Kevin M. Kruse @KevinMKruse Historian. Author/editor of White Flight; The New Suburban History; Spaces of the Modern City; Fog of War; One Nation Under God; Fault Lines. Nov. 05, 2018 3 min read

I just saw a couple tweets complaining about how people were trying to persuade them to get out and vote this year.

As someone who's researched the voting rights struggle, I've always found that dismissive attitude pretty infuriating. But never more than now.

I'm a historian, so let me do what we do, and offer reminders about what Americans sacrificed to get full access to the ballot.

This history goes back centuries, but I work on the modern civil rights era. We don't have to go back further than that to see the price people paid.

Reverend George Lee in Belzoni, Mississippi, used his pulpit and his printing press to encourage African Americans to register to vote.

For his troubles, he was assassinated by three men with shotguns in May 1955.

A few months later, Lamar Smith -- who had been busy trying to convince local blacks to vote -- was gunned down by three men on the lawn of the courthouse on a Saturday afternoon.

A crowd watched it happen, but originally police could find no witnesses to it.

In 1961, voting rights activist Herbert Lee was murdered by a state legislator in front of a dozen witnesses.

After a few years, one of the witnesses offered to testify about the murder. The night before he was going to leave the state, he was killed outside his home.

Medgar Evers, the head of the Mississippi NAACP, had been actively involved in a lot of this work.

In June 1963, he was gunned down by an assassin in his driveway. The full story here:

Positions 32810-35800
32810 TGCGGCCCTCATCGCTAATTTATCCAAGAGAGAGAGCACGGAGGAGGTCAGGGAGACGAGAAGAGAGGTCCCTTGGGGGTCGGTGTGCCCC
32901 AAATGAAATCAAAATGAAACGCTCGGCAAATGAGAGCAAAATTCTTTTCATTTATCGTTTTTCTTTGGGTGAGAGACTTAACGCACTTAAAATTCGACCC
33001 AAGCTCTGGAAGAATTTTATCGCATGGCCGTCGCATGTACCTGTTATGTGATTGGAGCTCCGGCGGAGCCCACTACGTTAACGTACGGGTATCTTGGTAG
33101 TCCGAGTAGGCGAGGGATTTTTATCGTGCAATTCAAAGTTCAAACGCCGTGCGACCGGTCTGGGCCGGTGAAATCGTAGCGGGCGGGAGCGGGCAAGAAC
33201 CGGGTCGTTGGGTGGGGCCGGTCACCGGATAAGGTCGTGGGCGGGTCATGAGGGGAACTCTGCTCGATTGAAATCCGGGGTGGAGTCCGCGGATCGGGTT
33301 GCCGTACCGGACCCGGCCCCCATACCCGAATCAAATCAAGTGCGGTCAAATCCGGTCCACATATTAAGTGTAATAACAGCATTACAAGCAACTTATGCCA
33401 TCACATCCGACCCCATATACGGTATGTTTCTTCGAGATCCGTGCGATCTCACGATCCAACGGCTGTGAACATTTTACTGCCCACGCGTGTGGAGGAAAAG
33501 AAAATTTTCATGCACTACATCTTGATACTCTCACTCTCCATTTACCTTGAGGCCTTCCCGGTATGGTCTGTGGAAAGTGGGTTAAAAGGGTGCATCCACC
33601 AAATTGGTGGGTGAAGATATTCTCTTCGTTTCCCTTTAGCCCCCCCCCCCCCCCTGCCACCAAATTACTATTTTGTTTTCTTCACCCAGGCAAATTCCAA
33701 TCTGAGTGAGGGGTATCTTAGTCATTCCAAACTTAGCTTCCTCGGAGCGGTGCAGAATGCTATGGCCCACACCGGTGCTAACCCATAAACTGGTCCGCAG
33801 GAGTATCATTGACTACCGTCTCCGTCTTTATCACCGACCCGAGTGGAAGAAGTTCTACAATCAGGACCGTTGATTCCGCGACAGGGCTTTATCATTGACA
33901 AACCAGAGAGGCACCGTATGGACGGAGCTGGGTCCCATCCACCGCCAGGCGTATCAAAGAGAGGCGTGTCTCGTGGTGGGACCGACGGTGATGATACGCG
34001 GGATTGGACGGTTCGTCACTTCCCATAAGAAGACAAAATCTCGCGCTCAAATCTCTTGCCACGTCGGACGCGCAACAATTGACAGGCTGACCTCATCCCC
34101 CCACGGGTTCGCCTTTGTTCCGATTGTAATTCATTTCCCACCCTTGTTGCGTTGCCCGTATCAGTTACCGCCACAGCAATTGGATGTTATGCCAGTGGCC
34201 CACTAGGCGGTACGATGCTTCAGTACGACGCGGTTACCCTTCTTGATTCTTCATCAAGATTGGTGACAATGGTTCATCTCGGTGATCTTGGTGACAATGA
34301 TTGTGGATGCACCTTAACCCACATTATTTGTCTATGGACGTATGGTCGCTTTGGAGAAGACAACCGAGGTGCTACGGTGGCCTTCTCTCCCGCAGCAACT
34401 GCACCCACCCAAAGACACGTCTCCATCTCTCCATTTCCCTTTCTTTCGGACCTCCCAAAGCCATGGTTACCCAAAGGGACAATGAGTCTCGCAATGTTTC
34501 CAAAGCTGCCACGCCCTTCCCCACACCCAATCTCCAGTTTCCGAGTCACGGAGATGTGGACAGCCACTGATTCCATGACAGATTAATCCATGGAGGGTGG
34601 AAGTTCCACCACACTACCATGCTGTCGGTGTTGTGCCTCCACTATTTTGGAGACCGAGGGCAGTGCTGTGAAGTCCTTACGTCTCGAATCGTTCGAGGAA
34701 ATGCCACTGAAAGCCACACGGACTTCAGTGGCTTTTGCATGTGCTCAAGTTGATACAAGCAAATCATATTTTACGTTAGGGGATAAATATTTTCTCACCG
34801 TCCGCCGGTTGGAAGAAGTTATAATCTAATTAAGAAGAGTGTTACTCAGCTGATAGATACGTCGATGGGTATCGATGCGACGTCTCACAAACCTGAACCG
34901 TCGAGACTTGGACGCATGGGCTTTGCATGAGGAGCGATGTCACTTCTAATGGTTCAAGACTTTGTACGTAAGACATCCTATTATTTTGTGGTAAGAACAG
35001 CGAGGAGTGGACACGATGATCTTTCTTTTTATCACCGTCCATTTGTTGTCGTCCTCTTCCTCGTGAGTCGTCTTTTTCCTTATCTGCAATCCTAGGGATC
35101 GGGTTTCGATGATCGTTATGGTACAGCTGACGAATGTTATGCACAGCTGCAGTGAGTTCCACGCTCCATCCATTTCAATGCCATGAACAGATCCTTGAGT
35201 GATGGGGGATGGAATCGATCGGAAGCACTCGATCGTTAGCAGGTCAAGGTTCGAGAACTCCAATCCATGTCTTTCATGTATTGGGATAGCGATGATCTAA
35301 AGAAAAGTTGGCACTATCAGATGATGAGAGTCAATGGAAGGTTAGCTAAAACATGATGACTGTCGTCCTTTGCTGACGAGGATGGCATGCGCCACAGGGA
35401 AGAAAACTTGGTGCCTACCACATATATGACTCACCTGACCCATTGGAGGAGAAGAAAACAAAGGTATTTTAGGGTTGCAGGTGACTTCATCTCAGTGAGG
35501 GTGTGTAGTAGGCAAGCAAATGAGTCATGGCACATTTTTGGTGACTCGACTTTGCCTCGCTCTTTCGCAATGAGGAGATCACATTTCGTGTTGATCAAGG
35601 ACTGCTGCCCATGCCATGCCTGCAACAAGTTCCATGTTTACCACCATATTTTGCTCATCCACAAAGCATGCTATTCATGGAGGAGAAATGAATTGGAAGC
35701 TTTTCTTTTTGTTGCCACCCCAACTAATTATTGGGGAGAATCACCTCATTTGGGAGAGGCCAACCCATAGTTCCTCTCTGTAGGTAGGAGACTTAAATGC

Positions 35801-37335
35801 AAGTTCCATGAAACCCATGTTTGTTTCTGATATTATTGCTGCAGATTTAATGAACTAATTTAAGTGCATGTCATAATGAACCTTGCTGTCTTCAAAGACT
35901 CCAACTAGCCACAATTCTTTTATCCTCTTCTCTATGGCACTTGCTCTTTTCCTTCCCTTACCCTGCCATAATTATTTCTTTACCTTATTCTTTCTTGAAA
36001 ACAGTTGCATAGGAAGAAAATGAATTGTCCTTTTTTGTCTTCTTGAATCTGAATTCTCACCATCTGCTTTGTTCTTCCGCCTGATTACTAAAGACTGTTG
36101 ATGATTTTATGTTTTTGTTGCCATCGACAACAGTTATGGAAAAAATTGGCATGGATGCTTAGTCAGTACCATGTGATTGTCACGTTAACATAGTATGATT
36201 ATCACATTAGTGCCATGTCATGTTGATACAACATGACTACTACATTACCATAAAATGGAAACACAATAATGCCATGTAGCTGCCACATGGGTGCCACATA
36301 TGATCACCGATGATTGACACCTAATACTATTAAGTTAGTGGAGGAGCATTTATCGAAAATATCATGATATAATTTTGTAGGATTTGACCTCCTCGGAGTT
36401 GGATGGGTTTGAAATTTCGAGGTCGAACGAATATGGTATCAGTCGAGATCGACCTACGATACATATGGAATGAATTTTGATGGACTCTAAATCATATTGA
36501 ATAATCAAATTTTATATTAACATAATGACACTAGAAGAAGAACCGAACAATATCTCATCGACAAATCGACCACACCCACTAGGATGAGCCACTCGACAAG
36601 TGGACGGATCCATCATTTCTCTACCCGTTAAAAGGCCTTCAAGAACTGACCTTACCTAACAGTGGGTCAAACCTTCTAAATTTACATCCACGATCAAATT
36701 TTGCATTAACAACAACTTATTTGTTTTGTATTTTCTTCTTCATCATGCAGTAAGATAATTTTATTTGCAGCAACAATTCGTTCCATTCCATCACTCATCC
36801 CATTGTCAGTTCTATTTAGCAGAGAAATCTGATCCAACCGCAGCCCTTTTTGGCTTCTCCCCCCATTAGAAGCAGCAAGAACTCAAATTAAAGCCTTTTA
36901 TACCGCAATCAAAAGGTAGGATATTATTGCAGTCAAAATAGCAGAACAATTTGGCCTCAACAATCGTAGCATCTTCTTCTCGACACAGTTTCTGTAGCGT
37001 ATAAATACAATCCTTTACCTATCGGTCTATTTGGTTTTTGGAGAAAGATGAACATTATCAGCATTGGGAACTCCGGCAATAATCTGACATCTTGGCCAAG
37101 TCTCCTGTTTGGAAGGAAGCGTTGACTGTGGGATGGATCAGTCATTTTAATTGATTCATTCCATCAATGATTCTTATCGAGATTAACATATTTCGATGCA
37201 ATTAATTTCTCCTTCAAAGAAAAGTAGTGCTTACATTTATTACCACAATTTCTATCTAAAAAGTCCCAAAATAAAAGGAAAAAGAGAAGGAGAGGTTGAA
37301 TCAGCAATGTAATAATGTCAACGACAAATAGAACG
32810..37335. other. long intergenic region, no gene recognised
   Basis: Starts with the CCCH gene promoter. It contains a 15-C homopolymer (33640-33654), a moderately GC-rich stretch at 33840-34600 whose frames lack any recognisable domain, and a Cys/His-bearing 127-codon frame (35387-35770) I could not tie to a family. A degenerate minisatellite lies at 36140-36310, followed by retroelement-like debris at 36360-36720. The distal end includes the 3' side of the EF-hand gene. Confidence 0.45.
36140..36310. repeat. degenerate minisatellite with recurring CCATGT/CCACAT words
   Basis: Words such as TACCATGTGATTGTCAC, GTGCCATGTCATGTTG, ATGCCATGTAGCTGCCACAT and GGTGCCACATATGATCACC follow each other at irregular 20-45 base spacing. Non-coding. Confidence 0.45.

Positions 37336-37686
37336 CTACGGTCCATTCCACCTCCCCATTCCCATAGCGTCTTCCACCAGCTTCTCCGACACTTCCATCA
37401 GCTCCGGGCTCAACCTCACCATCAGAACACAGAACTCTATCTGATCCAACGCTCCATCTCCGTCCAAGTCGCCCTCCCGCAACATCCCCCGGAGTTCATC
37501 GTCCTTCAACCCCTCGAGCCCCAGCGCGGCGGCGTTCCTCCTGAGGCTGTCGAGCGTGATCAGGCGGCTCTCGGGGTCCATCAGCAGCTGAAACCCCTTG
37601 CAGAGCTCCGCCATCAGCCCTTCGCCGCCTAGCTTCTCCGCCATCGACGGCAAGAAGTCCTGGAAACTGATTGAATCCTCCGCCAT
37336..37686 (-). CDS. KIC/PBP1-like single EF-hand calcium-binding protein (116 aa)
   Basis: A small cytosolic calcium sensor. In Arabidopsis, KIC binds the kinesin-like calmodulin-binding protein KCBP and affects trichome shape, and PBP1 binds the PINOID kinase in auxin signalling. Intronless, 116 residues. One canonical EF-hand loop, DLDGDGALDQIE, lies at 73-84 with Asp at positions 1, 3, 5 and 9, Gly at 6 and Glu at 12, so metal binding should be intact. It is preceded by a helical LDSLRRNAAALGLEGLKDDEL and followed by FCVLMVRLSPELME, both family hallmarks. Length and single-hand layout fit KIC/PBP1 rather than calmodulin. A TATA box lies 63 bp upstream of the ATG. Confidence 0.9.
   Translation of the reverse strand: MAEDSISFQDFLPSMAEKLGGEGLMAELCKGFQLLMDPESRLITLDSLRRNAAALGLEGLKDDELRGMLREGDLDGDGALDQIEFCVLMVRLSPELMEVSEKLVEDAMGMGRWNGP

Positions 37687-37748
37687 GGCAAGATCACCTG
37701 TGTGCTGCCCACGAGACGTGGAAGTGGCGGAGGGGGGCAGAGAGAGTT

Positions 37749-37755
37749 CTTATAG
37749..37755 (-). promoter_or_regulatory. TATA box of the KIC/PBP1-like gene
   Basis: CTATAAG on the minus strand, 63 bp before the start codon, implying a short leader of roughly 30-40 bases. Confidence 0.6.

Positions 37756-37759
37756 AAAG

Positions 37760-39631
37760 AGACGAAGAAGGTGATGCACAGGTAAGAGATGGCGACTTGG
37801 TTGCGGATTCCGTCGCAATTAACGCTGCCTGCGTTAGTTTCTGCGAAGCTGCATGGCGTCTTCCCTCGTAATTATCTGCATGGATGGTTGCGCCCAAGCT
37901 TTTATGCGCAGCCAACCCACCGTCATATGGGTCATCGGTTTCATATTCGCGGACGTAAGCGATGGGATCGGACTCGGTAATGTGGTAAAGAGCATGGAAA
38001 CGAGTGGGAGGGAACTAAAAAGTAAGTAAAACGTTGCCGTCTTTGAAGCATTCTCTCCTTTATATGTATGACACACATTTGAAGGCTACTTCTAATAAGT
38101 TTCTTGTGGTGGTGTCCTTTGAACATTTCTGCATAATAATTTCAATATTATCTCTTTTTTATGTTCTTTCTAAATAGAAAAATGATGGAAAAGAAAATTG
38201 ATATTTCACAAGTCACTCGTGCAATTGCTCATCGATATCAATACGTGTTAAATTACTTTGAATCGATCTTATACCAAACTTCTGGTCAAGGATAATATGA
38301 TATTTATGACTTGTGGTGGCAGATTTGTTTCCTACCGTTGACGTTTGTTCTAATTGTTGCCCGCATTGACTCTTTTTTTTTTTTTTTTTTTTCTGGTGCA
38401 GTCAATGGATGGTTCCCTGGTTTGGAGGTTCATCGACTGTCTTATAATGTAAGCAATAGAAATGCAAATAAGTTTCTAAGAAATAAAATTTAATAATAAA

Most famously, in the summer of 1964, three voting rights activists -- James Chaney, Andrew Goodman, and Mickey Schwerner -- were detained by cops and then murdered by Klansmen in Philadelphia, Mississippi.

The next year, during the climactic voting rights protests in Selma, 26-year-old Jimmie Lee Jackson was beaten and shot by Alabama state troopers in February 1965. He died soon after.

A few weeks later, Rev. James Reeb, a Unitarian minister from Boston, was beaten by white supremacists who attacked him and two other clergymen who had come to Selma to support voting rights. Reeb died two days later.

Two weeks after that, four Klansmen murdered Viola Liuzzo, a mother of five from Detroit who had been giving rides to voting rights marchers after the Selma-to-Montgomery march. They chased her in their own car and shot her twice in the head.

In August 1965, Jonathan Daniels, an Episcopalian seminary student from Boston, was arrested along with a Catholic priest for supporting a voting rights campaign in Lowndes County, Alabama.

Almost immediately after their release, Daniels was shot to death by a deputy.

In January 1966, Vernon Dahmer, a well-off grocery store owner, announced on the radio in Hattiesburg that he would pay poll taxes for anyone who wanted to vote but couldn't afford it.

The Klan attacked his home that night.

The Klansmen threw jugs of gasoline into his home and set it on fire. As the fire spread, Dahmer fired his gun to scare the Klansmen off and got his wife and kids out of the house.

He finally made it out, but soon died from the severe burns and smoke inhalation.

"I've been active in trying to get people to register to vote," Dahmer told a reporter. "People who don't vote are deadbeats on the state. I figure a man needs to do his own thinking. What happened to us last night can happen to anyone, white or black."

But, sure, I hear you.

Voting sure can be a real hassle.

Why bother.

You can follow @KevinMKruse.


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